I stood, my baby weight bearing down on my bread roll resembling feet, gaping lazily at my mother. Her lithe body, the sunrise colour of her skin and I burst up into flames of joy when she picked me up in her long thin arms. My mother, who has loved me that way since, is now no more lithe, her skin is now more red of a sunset than the bright yellow of a sunrise.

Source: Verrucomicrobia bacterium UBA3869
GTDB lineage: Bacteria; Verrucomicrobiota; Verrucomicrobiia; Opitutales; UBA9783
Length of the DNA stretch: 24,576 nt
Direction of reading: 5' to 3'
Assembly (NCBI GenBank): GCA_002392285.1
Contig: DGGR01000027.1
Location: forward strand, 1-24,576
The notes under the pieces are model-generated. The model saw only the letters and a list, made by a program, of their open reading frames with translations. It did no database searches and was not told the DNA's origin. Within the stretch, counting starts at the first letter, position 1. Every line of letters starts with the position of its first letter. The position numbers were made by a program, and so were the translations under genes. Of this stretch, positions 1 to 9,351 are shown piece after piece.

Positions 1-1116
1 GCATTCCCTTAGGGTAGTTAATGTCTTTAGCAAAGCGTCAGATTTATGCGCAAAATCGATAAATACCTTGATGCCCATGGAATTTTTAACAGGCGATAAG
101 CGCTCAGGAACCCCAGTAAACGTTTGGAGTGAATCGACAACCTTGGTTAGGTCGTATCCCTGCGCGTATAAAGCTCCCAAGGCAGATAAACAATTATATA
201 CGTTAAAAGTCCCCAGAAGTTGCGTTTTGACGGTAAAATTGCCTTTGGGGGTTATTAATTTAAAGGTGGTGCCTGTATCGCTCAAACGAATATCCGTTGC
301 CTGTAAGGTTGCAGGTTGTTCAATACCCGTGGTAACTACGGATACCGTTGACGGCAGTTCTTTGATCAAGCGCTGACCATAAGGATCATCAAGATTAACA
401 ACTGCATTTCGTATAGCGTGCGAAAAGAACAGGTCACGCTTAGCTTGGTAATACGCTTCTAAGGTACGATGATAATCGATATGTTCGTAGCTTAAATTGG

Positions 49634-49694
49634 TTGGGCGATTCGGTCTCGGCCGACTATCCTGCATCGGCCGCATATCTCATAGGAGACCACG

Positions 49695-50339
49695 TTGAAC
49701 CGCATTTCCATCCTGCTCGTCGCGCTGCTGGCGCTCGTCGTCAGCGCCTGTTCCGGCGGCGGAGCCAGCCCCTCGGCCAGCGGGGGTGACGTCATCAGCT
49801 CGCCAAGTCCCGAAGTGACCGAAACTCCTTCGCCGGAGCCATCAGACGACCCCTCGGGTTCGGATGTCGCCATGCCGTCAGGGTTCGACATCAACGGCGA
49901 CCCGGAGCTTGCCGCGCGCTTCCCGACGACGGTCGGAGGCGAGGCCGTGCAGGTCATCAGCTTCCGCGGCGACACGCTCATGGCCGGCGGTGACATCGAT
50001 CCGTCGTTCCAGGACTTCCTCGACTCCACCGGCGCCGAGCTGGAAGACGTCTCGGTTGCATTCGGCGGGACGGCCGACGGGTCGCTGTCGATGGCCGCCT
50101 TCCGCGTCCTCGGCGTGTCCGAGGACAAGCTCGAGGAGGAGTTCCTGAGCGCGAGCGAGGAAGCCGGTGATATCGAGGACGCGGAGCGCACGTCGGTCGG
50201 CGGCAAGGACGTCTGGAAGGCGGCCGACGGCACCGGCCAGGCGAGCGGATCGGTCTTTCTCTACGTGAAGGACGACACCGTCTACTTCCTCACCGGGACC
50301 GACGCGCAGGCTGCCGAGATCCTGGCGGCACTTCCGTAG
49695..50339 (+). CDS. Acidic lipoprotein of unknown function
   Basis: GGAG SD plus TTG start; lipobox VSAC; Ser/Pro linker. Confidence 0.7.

Sometimes, when I tilt my curly head from a chair, letting the hair fall loose and a ceiling mirror reflects my face, with the hair pushed to the ground, I catch a misty glimpse of her in me. Nowhere near that beautiful or pure, but in my own curropt way, sometimes, mirrors on ceilings play my mother’s shadow of youth on my face.